I mention this because the key is to be mindful of when you are being tracked and pro-actively taking steps to reduce data surveillance.

Pro-actively seek out privacy settings and set them to restrictive options. Avoid giving out real contact information for places who have no need for your real contact information. Create a fictitious email and phone number for these situations. Mostly, think! Be aware of when someone is asking for information that they do not actually need – and do not give it to them.

Plus, use the right online tools with the best settings to avoid tracking.

Use the Best Browser or Plugins to Stop Tracking

Facebook (and Google and more) track you as you move about the online web using many methods including “cookie files” deposited on your computer, hidden single pixel images that link to Facebook, and through their ad network. In 2017, an estimated 44% of all online ads seen anywhere on the web were served through the Facebook ad network. Each of these ads provides an opportunity for Facebook to track which web sites you visit, which pages you visit, and even which products you may have viewed online.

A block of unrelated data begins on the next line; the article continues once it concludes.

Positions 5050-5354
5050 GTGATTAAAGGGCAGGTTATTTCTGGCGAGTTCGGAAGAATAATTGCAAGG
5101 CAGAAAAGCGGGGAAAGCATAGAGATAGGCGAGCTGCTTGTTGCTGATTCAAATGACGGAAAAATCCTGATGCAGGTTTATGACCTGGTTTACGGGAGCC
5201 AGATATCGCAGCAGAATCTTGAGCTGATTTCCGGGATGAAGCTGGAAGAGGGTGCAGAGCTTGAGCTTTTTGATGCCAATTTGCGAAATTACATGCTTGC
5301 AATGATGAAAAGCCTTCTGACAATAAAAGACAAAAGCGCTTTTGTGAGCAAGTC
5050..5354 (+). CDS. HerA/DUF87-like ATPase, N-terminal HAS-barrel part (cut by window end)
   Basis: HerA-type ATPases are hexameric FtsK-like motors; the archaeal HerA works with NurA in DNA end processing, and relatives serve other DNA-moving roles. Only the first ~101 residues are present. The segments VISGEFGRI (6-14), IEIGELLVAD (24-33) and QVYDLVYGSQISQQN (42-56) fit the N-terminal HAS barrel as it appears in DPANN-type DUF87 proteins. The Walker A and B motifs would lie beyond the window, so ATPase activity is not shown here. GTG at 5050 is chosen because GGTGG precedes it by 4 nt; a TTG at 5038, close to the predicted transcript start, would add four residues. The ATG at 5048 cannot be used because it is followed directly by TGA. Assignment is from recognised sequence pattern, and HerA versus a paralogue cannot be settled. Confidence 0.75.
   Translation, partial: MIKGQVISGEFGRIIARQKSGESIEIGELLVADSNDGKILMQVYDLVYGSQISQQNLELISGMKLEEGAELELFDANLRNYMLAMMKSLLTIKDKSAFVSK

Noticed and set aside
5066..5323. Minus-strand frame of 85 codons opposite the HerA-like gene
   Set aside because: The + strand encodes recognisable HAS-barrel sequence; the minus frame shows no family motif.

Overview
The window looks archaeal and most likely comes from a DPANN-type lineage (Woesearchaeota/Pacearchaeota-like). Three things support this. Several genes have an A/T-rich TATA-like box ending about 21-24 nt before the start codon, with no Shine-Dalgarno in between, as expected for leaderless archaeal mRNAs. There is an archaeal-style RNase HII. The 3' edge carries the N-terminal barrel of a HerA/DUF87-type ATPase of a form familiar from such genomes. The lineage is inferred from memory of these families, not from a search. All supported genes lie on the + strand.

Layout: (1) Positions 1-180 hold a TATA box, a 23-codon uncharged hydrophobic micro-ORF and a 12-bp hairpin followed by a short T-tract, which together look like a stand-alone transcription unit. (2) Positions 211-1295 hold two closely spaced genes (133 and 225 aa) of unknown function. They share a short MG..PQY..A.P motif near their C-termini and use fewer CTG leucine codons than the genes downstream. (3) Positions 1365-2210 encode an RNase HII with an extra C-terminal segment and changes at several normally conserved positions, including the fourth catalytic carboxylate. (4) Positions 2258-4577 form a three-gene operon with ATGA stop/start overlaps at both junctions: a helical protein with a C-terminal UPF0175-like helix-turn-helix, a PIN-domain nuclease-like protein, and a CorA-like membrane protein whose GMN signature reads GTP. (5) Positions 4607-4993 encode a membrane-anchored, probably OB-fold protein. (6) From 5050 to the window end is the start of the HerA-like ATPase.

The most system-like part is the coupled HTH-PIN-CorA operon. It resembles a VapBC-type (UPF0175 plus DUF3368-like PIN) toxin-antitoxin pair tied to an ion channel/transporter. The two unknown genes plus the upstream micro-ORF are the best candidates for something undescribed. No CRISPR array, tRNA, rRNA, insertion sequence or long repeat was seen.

The best way to avoid this tracking is to use a browser that supports privacy enhancements.

The Epic Privacy Browser has privacy features built in – as a feature. Give it a try! Plus the organization behind Epic provides a proxy server when you wish to surf anonymously.

The Firefox browser from Mozilla supports several “add ons” that reduce tracking of your online behavior.

In the Firefox browser, click on the 3 small horizontal bars at upper right of the address line to display Firefox options. Click on Add-ons. Then click on Get Add-ons at upper left, then page all the way to the bottom to find “See more add-ons”. Using the Search box, search for and install each of these add-ons:

  • Ghostery
  • Privacy Badger
  • Adblock Plus (or other ad blocker)
  • Cookie Autodelete

These add-ons work to disable tracking features used by web sites and ad networks. To some extent they overlap in their functionality, but that is okay. Cookie Autodelete automatically deletes tracking cookies when you leave a page. After installing this add on, click on the icon that appears at the right of the Address bar and make sure you have “Auto-clean enabled” set.

Once enabled, Cookie Autodelete removes all cookie files generated by pages you visit, a few seconds after you have left the page. It is common to discover that individual pages drop 30 to 100 cookie-based trackers on your browser.

Sometimes you may not want cookies automatically deleted. For example, sites that keep you logged in between visits will lose the login connection when their cookie files are deleted. To prevent auto deletion of those sites, when you visit such sites, click on the “Whitelist” option to add the domain name to a list of sites that will not have their cookie files cleaned.